ECOLOGY, ECONOMY AND REDEMPTION AS DYNAMIC: THE CONTRIBUTIONS OF JANE JACOBS AND BERNARD LONERGAN

in Worldviews: Global Religions, Culture, and Ecology
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Abstract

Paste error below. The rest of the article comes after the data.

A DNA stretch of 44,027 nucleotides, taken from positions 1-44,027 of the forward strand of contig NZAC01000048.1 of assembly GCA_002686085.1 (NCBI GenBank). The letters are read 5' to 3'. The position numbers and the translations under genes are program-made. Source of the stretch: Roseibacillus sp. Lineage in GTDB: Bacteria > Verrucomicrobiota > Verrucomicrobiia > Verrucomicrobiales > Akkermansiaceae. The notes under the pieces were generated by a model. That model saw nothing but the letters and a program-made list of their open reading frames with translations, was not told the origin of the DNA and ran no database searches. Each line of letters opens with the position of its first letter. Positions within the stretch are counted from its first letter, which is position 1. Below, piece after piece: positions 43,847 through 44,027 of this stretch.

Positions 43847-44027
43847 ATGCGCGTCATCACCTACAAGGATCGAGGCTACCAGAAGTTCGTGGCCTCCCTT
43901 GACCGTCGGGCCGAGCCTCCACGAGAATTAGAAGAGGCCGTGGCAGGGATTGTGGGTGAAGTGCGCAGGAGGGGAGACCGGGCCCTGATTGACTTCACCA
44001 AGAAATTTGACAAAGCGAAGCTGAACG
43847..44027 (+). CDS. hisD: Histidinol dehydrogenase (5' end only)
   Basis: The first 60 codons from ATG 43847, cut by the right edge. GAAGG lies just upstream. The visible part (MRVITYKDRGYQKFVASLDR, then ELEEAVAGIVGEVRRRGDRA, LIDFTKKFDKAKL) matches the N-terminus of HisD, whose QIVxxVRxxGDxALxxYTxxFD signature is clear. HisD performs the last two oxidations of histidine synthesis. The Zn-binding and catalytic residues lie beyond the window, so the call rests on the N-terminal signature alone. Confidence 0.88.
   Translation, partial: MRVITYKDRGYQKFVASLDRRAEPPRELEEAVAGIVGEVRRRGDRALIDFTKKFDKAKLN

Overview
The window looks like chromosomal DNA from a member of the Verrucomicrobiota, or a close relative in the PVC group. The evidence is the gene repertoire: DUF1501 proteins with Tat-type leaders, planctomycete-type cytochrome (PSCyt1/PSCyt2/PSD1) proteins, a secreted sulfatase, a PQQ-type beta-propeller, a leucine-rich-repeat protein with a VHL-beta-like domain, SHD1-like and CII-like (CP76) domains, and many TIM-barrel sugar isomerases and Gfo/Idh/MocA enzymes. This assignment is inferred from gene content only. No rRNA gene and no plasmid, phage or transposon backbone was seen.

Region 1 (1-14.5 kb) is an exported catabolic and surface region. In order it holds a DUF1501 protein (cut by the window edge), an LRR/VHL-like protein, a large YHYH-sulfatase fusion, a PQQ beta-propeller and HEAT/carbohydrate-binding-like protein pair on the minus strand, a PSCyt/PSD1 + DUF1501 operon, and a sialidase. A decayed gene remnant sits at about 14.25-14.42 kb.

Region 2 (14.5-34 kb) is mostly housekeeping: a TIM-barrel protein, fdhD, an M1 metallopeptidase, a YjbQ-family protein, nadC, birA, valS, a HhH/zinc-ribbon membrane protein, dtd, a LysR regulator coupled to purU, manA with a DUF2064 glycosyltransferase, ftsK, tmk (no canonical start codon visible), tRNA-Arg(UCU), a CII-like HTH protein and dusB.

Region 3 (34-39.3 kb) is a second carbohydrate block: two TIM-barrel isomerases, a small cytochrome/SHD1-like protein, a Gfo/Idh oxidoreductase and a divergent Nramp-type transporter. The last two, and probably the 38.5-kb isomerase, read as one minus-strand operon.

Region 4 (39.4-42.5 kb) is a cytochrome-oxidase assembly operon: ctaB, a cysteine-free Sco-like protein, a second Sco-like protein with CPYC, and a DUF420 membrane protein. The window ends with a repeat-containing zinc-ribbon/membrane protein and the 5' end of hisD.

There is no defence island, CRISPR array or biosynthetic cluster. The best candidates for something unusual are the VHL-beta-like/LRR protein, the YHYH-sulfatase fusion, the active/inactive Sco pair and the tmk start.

Bernard Lonergan, S.J. and Jane Jacobs have devoted much of their intellectual careers to thinking out the dynamic natural-human environment. Lonergan and Jacobs worked in very different lines of research - systematic theology and urban economics, respectively. Despite predictable differences in their thought, there are also remarkable commonalities in their analyses. Both thinkers have argued that the same dynamic principles that govern the functioning of natural ecologies are also to be found when human social and economic systems function well, but are absent when human systems go wrong. Both have argued that the violation of principles that pertain to natural ecologies is destructive not only of the natural environment, but of communal and economic well-being as well. Jacobs came to prominence with the 1961 publication of her classic, The Death and Life of Great American Cities. She has since gone on to extend her analysis to the unique characteristics of urban economics in several books and articles. In her most recent book The Nature of Economies (2000), Jacobs draws the results of her previous work on urban economic patterns into a synthesis with recent insights into biological systems. She argues that exactly the same principles (or "processes" as she prefers to call them) that sustain vital, evolving natural ecologies also underpin robust and dynamic economies. Where Jacobs's work gives a richly detailed account of the processes shared alike by natural and human systems, Lonergan developed a parallel, integral account of natural processes, human social and economic organization, and the "economy of salvation." In his classic work, Insight, Lonergan argues that the dynamics of human innovations and self-correction correspond in striking ways to the emergence, growth, development, and decline in the natural order. Unlike natural ecologies, however, the possibilities of genuine social and economic development are distorted, Lonergan argues, by the forces of "bias." In his role of theologian, Lonergan goes on to explore how divine grace heals the distorted dynamics of natural and human ecologies.

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